For the last couple of clinics, we’ve been looking at opening scenes that successfully introduced intriguing characters in a dramatic situation. This morning, we’re looking at a less successful example. I’ve included my comments at the bottom, so read the edited piece over and see what you think.
Incidentally, if you would like to submit your work to the clinic (and I hope you do – submission guidelines are here), you might consider sending in a key dramatic scene from the middle of the work. Please include a quick paragraph explaining who’s who, what they’re doing, and why it matters. It’s natural to submit the opening of your WIP, and hook is important. But the importance of the hook can be overrated, and it’s worth looking at other aspects of writing.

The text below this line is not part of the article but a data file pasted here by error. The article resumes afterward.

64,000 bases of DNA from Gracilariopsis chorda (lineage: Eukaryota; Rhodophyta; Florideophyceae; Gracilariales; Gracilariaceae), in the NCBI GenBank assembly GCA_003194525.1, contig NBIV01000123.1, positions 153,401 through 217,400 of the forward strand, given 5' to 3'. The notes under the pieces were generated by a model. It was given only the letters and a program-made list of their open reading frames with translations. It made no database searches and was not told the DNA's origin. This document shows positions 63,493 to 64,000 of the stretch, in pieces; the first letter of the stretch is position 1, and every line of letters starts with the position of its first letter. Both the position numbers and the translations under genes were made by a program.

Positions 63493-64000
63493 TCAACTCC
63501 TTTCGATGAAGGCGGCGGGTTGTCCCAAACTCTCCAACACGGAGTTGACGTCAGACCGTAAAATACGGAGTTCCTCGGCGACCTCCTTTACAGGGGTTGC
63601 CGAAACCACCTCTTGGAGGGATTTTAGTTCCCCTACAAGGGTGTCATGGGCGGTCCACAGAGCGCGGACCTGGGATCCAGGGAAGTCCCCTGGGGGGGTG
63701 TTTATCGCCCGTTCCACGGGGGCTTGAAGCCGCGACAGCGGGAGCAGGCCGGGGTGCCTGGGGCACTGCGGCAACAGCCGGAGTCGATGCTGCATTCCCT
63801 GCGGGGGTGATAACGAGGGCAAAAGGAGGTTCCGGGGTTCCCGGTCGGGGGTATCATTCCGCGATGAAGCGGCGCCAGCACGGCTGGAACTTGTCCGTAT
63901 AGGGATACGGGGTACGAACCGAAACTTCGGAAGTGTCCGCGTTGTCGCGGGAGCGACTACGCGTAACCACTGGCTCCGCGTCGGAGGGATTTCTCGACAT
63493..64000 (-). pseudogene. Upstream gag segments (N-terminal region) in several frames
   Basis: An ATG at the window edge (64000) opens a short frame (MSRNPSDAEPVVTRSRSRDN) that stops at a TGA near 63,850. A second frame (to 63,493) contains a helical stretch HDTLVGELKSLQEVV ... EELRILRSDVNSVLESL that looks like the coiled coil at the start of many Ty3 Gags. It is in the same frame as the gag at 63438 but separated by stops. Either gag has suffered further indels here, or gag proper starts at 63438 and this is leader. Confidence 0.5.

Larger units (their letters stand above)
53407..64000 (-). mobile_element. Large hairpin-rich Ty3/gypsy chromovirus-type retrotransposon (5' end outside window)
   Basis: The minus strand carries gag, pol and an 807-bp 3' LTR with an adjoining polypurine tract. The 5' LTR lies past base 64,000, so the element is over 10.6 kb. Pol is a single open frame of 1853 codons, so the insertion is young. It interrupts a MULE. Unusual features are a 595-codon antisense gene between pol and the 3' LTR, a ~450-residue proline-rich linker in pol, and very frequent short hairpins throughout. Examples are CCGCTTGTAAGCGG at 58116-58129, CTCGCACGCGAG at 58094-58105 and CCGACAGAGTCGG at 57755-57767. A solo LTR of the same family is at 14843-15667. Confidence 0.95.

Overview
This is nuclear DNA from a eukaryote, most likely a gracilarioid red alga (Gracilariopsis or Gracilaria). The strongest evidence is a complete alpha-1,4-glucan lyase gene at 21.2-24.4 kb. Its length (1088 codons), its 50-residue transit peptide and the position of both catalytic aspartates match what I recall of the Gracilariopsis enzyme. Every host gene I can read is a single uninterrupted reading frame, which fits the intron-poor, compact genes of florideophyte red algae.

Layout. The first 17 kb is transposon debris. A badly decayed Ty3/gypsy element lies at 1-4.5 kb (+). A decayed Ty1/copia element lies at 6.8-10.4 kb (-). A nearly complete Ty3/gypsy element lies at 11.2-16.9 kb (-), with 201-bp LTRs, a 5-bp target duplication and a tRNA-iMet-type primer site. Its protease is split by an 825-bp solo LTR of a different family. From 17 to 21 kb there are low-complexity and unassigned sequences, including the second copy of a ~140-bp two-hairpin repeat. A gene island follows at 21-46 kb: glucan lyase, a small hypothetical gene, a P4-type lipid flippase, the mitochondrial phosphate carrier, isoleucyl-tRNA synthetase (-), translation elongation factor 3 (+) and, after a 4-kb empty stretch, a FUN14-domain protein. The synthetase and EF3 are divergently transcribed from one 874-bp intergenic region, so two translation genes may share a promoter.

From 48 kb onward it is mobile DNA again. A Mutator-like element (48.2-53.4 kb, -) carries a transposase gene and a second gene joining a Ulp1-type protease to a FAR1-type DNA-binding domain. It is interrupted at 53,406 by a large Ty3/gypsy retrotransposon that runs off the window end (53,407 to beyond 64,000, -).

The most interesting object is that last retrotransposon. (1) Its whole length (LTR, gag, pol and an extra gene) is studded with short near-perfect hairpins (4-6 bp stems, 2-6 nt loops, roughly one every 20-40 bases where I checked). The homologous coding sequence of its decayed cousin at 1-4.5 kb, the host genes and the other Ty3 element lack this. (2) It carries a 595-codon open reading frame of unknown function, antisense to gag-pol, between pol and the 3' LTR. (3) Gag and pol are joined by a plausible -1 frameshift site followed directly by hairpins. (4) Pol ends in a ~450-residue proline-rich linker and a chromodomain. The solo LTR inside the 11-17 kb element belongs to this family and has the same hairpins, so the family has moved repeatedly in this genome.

Dusty would be mad
,. Jaelle was sure of it. She hadn’t told him of her plans because she knew that, and she wasn’t even sure Bianca would show up. Besides, she instinctively knew he wouldn’t have let her go. 
Those first months in Houston,
after she came to live with him he wanted to know where she was and who she was talking to every minute of her day. She had to give up the few friends from school that she’d kept in touch with. It had been okay then, even though she’d lost her few friends, because she was crazy about Dusty and excited at the prospect of being part of a family. He was just very She just figured real families were protective , she had told herself. That’s how real families are, she thought, since she had never been part of a real family before. Yes, she thought, Dusty will be mad when he finds out I’ve left the ranch with the cop. For now, she just looked out the car window and tried not to think about what would happen when she got home. [Read more…]